This is a very interesting visual study of Thuluth script by Fatima Al N. It shows how Islamic calligraphy has a major impact on artists in the Islamic world.

Fatima Al N., a graphic designer from Abu Dhabi explains her project:

“As an emerging Emirati artist, it is no doubt that the development of art has a major influence on young female artists. However our influences are mainly from western artists rather than influential artists from the Middle East. One of the most appreciated arts in the Islamic world is Islamic Calligraphy, which has been a major influence on many artists until this day. Islamic Calligraphy is one section from Islamic arts, it is definitely the most honored art form in the Islamic world. Based on script styles evolved in the chanceries of the Islamic world, it is an art that has been used not only to communicate but also to decorate and revive numerous two and three-dimensional artifacts. Islamic writing is a very controlled form, based on a long tradition of a proportional script dependent upon the width and slant of the point of a reed pen & the rhombic dot (nuqta). One of the most respected calligraphic scripts is Thuluth, it has enjoyed enormous popularity as an ornamental script for calligraphic inscriptions, titles, headings and colophons. Curved letters written with barbed heads characterizes it. The letters are linked and sometimes intersecting, this provocative cursive flows of ample and often complex proportions. Thuluth is known for its elaborative graphics and remarkable plasticity.

My task is to visually study Thuluth script to create a new typeface based on it. The intention is to adjust Thuluth script, intended for modern and contemporary script. Making it less complex with fewer ornaments. My objective is to make the script legible, applicable, simplified and readable. In addition making it suitable for body text as well as colophons. That is by adjusting the leading, proportions, depth and height, and open counters to closed counters, along with shortening the ascenders and descenders, whereas maintaining the opulence of Thuluth script, because it is used in the Holy Quran.” 

The presentation consisted of 3 different packages:

First package
Fatima Al N. designed a package envelope that represented each Isolated Arabic letter with the initial, medial and final position.

Second package
She designed 3 different bookmarks, one has the pattern inspired by Islamic ornaments, and the other two has script from the Holy Quran, that are related with the developed of calligraphy and education. These two bookmarks are also created from the letters I re-designed.

Third package
designed the 28 Arabic Alphabet Letters, like a deck of ‘letters’ withs its own package.

Each design is based on simplicity & clarity by bringing out the importance & beauty of each letter in the Arabic Alphabet.

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This poster demonstrates the guidelines & principles of Thuluth, Fatima Al N. re-designed:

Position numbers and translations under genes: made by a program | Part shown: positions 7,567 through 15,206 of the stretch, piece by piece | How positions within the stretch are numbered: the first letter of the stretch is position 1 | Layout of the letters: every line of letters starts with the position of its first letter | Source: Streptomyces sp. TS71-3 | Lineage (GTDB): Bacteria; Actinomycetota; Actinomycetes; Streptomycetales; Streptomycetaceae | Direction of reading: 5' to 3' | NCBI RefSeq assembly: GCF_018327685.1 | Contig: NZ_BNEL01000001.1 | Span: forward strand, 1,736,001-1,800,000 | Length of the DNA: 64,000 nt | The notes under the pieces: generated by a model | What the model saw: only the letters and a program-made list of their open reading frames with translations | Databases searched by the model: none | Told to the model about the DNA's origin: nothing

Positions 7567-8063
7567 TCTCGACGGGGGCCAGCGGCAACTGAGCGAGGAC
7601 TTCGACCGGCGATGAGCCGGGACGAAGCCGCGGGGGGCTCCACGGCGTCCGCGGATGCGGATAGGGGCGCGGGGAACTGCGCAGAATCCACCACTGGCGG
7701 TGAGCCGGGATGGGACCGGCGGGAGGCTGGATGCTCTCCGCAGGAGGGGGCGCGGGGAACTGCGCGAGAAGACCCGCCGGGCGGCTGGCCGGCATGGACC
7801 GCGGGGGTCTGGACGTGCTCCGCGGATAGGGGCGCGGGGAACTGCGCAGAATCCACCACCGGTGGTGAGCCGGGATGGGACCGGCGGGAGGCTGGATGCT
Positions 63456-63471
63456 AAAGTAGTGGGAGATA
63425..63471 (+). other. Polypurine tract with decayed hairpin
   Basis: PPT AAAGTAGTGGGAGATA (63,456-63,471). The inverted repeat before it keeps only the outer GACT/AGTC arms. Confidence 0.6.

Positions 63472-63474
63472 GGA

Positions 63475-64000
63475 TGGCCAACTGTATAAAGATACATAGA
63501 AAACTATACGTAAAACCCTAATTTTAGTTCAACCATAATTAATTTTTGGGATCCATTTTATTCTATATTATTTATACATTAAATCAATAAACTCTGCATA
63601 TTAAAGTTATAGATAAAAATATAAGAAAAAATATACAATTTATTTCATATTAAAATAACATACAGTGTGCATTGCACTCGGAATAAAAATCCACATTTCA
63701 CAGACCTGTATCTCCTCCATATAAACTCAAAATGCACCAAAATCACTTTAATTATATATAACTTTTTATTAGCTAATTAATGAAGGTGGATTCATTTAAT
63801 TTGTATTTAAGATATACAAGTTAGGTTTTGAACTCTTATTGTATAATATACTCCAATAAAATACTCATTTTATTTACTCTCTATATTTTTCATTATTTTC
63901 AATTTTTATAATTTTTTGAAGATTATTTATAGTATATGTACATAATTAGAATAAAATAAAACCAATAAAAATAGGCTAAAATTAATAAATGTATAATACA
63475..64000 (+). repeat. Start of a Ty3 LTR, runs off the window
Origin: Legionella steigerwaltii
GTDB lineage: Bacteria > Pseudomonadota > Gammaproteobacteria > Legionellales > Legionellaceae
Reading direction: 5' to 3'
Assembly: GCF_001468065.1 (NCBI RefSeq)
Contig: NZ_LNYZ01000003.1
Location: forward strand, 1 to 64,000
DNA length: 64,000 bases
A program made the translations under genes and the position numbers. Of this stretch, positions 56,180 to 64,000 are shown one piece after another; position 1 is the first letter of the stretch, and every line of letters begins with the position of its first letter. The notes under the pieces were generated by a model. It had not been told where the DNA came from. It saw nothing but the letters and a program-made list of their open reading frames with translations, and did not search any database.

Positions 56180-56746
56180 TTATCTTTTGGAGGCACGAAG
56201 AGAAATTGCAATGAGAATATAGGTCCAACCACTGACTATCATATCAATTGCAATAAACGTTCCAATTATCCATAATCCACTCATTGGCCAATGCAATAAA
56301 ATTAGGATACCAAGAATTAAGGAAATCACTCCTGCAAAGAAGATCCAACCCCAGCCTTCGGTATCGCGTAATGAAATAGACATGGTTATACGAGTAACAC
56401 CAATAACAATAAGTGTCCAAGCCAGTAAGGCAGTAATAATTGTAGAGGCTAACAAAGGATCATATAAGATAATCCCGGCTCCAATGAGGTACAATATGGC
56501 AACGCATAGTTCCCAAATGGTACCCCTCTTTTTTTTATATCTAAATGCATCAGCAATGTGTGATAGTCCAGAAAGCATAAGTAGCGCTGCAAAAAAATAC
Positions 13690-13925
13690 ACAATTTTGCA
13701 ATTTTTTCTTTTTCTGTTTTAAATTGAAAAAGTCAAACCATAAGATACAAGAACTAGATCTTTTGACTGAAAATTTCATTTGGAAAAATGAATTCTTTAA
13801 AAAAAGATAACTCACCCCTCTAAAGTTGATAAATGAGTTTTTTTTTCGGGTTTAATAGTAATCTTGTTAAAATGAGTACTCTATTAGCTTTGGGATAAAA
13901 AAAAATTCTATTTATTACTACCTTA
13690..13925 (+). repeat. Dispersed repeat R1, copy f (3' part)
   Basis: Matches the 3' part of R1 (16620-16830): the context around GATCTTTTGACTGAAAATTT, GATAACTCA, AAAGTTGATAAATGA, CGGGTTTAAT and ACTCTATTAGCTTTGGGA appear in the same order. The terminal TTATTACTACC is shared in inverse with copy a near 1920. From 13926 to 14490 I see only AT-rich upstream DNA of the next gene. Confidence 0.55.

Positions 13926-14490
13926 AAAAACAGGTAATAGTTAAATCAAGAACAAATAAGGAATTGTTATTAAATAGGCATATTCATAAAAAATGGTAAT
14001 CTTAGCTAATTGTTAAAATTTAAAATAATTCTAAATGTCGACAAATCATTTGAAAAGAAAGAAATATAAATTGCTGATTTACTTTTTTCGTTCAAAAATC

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Source: http://www.behance.net/gallery/Capstone-Project/743411


Comments
  • H A Graphic Designs
    Jan 06, 2012 - 13:56:44

    Beautiful work mashaAllah

  • Mosque Lamp
    Jan 15, 2011 - 8:53:14

    excellent work how can i buy this?

  • Basheer
    Jan 06, 2011 - 16:23:36

    I agree with you Iyadh..
    the huroof shapes were terribly modified ..
    write with a bamboo stick and scan the huroof if you want to use a computer ..

  • Iyadh
    Jan 06, 2011 - 14:20:18

    Ok, i’ll send some examples soon ^^

  • Elvira Bojadzic
    Jan 06, 2011 - 14:14:30

    Great. Maybe you could send some of your work at: info@islamicartsmagazine.com. I would love to see your work smile

  • Iyadh
    Jan 06, 2011 - 14:09:28

    You are welcome.
    As you may see, i haven’t say anythink about graphic element or global design or paper quality because they are nice.
    i’m critizising Fatima’s “typographic” work because i’m also a typographer, a calligrapher and a graphic designer that’s why i didn’t talk about the placement of graphic elements, quality of paper and print and so on because i like them and they looks great for me.

  • Elvira Bojadzic
    Jan 06, 2011 - 14:03:51

    Iyadh, thank you for all the links, really nice examples. I understand your point. But I also feel we should give Fatima some credit for her free interpretation of Thuluth Script. Graphic Design has different rules than traditional Islamic Calligraphy. It allows some freedom in modification. It is not just about the Script, but also about the placement of graphic elements, quality of paper and print. We may like it or not.
    Thank you again for your comment.

  • Iyadh
    Jan 06, 2011 - 13:37:35

    i know she is trying to modify traditional scripts into typography, but this doesn’t mean to deform the shapes of letters. Just try to compaire these letters (written by a famous turkish calligrapher named Mohamed Özçay) to the letters modified by Fatima :

    http://medya.zaman.com.tr/2009/04/18/saray01.jpg
    http://medya.zaman.com.tr/2009/04/18/saray05.jpg
    http://nibrohcalligraphy.blogspot.com/2009/01/karya-para-kaligrafer-terbaik-abad-ini.html
    and fro a closer comparaison, look at this traditional “waw” and the one written/modified by Fatima :
    http://www.kihlmezder.com/admin/components/com_fireboard/uploaded/images/vav_harfi_mehmet_ozcay_copy.jpg

    I hope you’ve got my point of view concerning this modification.

  • Elvira Bojadzic
    Jan 06, 2011 - 13:23:33

    I think is a very nice example of Islamic Calligraphy in graphic design. Fatima modified Thuluth into typography.
    Iyadh, why do you think is bad?

  • Iyadh
    Jan 06, 2011 - 13:13:19

    Very bad examples of thuluth script, really bad :(

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